Who pays for the tech to survive climate change?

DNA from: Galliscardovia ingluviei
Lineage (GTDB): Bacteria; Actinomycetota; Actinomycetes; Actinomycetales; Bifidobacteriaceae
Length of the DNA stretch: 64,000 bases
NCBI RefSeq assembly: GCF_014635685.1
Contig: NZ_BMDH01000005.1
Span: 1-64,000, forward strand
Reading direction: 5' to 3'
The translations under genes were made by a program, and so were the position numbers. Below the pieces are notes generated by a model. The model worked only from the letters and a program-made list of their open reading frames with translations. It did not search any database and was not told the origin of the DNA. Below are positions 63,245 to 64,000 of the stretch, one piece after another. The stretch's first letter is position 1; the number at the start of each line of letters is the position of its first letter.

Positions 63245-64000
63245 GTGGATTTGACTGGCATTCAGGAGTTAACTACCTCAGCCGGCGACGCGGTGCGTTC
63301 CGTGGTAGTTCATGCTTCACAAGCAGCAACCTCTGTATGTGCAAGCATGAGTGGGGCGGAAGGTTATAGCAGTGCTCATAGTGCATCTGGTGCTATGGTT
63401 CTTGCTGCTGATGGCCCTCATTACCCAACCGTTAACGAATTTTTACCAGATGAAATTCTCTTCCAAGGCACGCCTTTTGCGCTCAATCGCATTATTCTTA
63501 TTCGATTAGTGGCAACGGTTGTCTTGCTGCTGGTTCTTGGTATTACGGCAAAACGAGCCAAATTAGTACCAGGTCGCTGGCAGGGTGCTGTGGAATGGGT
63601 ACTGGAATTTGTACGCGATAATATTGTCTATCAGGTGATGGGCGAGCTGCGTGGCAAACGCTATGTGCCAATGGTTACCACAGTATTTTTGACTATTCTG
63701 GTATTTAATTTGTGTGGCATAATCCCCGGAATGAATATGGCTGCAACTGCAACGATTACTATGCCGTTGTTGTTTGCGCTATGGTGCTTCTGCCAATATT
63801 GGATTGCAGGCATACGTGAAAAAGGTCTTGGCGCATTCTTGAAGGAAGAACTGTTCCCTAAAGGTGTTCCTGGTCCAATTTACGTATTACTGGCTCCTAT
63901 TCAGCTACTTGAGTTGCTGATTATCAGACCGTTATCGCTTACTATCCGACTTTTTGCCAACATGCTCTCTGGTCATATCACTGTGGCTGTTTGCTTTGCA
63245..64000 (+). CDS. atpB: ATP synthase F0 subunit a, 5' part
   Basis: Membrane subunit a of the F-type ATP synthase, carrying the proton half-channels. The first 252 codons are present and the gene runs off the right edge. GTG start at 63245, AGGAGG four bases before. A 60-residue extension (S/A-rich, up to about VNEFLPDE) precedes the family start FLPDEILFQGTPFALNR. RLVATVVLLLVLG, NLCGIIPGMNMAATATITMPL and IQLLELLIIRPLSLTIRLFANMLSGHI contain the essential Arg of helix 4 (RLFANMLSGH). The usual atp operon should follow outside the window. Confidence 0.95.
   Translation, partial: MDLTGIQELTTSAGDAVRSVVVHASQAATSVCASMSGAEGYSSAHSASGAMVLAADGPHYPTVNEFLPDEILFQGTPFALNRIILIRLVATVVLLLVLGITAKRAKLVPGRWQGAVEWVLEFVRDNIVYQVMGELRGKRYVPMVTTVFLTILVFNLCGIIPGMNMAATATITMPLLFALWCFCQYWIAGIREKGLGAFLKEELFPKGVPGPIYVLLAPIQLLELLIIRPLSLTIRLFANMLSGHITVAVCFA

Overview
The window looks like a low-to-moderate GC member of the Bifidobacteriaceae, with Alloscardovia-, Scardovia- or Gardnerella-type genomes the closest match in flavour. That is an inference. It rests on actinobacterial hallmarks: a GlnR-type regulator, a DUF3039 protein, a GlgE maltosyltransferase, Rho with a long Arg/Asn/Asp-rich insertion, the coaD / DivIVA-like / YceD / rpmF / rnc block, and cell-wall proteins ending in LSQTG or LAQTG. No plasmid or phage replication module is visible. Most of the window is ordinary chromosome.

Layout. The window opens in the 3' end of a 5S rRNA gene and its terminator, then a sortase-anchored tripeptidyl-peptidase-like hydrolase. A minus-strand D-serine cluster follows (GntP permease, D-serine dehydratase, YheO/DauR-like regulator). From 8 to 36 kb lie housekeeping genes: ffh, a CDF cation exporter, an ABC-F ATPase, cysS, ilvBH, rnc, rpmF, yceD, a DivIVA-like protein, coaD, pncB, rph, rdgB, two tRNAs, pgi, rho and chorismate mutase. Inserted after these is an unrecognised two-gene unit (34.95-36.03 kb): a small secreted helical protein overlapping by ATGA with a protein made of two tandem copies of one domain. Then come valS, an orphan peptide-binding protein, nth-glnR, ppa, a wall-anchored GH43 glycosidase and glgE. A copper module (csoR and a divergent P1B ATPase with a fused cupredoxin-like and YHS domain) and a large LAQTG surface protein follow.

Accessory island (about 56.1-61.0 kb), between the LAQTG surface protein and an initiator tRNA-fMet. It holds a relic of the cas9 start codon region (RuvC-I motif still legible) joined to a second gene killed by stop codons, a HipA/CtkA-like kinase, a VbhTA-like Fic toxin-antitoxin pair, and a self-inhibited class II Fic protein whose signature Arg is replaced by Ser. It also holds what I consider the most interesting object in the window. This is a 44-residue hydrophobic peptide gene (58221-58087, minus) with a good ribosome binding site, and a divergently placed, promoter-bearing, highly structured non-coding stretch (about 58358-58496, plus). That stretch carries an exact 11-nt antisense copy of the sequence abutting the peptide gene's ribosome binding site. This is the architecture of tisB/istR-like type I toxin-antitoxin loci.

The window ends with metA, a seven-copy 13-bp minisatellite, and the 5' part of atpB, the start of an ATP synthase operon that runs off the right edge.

This. Marketplace podcast is brought to you by ultimate software dedicated to putting people first with innovative solutions for HR payroll and talent management. Learn more at ultimate software dot com. Ultimate software people first and by click share with click share, and you're meeting, you can share your screen instantly from any device, click share instantly projects any speakers laptop, tablet or phone onto a presentation screen. So everyone can work together. Share their ideas and create something great. That's the click share effect. Visit click share free trial dot com and learn more and sign up for your free trial. We're going to survive Lima change private money and entrepreneurs have to get game from American public media. This is marketplace tech demystifying the digital economy. I'm Molly would. We're continuing our new series on marketplace tech called how we survive about. How technology can help us adapt to climate change. And here's the thing about that. It's expensive the UN puts the total cost to society at fifty four trillion dollars at a minimum by the end of the century. So arguably what we need now is money to create innovative technologies to help survive. The worst effects of warming Jayco is managing director of the private equity firm light Smith group, a firm that's hoping to find an invest in some of those technologies, and he says there aren't many others like it. I think it's one of the earliest attempts to try to look at of teaching resilience as an investable opportunity. Most money so far has gone toward mitigation trying to reduce emissions and improve energy efficiency or toward recovering from disaster. And the bulk of that spending is driven by governments or nonprofits if you look at the global tracking of climate finance lists and five. Two six percent of all finance in the climate universe can be tributed what's called agitation or climate resilience. And so far the private sector has almost no skin in the game. But co says the need for funding is staggering three hundred billion dollars a year by twenty thirty in developing countries, alone and only growing so on the one hand private money is going to have to step in without being able to harness the flow of private capital from the private sector. We're going to face a much much more challenging experience with the effects of climate change flowing through over the next several decades and potentially the next several generations. And on the other hand, there is money to be made from companies that can come up with great solutions and scale them. Our rule is to find companies like that with great management teams already growing that can then be excel rated in their growth that will generate better returns for investors and also a better outcome for society. Okay. So but next question, what do you find co says he's looking at two possible catego-? Oris for investments, which he calls. Macgyver. Maclay? Macgyver used what he had to get out of jams. Looks like it might be Thurmond, Bob. So that's climate intelligence. Like, we talked about earlier this week or things like artificial intelligence for modeling risk to buildings and real estate. Then there's taking technology. We already have transferring it to different parts of the world, and scaling it. Up like, drip, irrigation or drought resistant seeds or cheap. Internet connected sensors for water metering but more available and cheaper. Now. Marnie MC fly from back to the future. Could use tools from you know, the future to change things. And so that means investing in entrepreneurs with crazy, moonshot ideas or materials, we haven't invented yet or just innovative ideas. I say distilling clean water from the air at any house or school or building anywhere on tomorrow show will look at a little macgyver and a little MC fly. And now for some related links. If you are not already you should totally subscribe to make me smart. The other marketplace podcast that I'm on with KAI Ryssdal. We did a crossover episode this week about climate adaptation with Solomon Hsiang, a professor of public policy at firstly who studies the economics of climate change adaptation, and in my opinion. It is a great episode. Jane brought up this really interesting idea of opportunity cost related to add up tation and resilience. He said that basically because of climate change the cost of just survival is getting higher, whether that's hardening infrastructure or disaster recovery or building new seawalls or AI sewer systems, and that leaves less money for other things in our society, like schools or firetrucks or the tech innovations that will need to make life easier or even possible over time other interesting reading on money and climate change last month to central. Bankers wrote an open letter about climate related financial risks. And how in fact climate change is a severe threat to the global economy. And I just learned there's a Sirius XM radio show called knowledge at Wharton, which probably also makes you pretty smart and on the most recent episode two professors from the university of economics and business talked about that letter and the potential economic impacts long term, and I really want this series to be focused on solutions in kind of a hopeful way. But in slightly bummer news earlier this week. It was confirmed that global carbon dioxide levels have hit their highest number in human history at four hundred fifteen parts per million. Scientists say that was probably last the case around three million years ago when sea levels were at least fifty or sixty feet higher and the Greenland and west Antarctic ice sheets. Probably did not exist so solutions, then I'm Ali would. And that's marketplace tech. This is APN Patrick in Santa Cruz. 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